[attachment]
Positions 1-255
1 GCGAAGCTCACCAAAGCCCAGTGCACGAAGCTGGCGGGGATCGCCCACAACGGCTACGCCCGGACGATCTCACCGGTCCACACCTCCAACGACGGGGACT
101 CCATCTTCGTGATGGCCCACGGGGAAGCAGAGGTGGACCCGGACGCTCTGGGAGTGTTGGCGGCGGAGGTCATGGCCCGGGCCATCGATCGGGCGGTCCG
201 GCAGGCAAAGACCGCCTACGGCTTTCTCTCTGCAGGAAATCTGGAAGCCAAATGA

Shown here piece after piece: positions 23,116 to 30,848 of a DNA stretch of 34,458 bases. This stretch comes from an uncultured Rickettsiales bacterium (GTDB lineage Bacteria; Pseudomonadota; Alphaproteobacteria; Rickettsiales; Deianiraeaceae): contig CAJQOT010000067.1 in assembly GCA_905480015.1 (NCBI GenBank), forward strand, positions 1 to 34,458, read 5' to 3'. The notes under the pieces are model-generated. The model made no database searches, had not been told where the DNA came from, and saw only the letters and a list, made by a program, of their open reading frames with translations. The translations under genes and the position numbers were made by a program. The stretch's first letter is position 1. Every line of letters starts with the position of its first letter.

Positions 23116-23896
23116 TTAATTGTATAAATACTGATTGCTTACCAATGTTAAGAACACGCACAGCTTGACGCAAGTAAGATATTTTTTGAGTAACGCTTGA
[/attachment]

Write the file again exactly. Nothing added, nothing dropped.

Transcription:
Positions 1-255
1 GCGAAGCTCACCAAAGCCCAGTGCACGAAGCTGGCGGGGATCGCCCACAACGGCTACGCCCGGACGATCTCACCGGTCCACACCTCCAACGACGGGGACT
101 CCATCTTCGTGATGGCCCACGGGGAAGCAGAGGTGGACCCGGACGCTCTGGGAGTGTTGGCGGCGGAGGTCATGGCCCGGGCCATCGATCGGGCGGTCCG
201 GCAGGCAAAGACCGCCTACGGCTTTCTCTCTGCAGGAAATCTGGAAGCCAAATGA

Shown here piece after piece: positions 23,116 to 30,848 of a DNA stretch of 34,458 bases. This stretch comes from an uncultured Rickettsiales bacterium (GTDB lineage Bacteria; Pseudomonadota; Alphaproteobacteria; Rickettsiales; Deianiraeaceae): contig CAJQOT010000067.1 in assembly GCA_905480015.1 (NCBI GenBank), forward strand, positions 1 to 34,458, read 5' to 3'. The notes under the pieces are model-generated. The model made no database searches, had not been told where the DNA came from, and saw only the letters and a list, made by a program, of their open reading frames with translations. The translations under genes and the position numbers were made by a program. The stretch's first letter is position 1. Every line of letters starts with the position of its first letter.

Positions 23116-23896
23116 TTAATTGTATAAATACTGATTGCTTACCAATGTTAAGAACACGCACAGCTTGACGCAAGTAAGATATTTTTTGAGTAACGCTTGA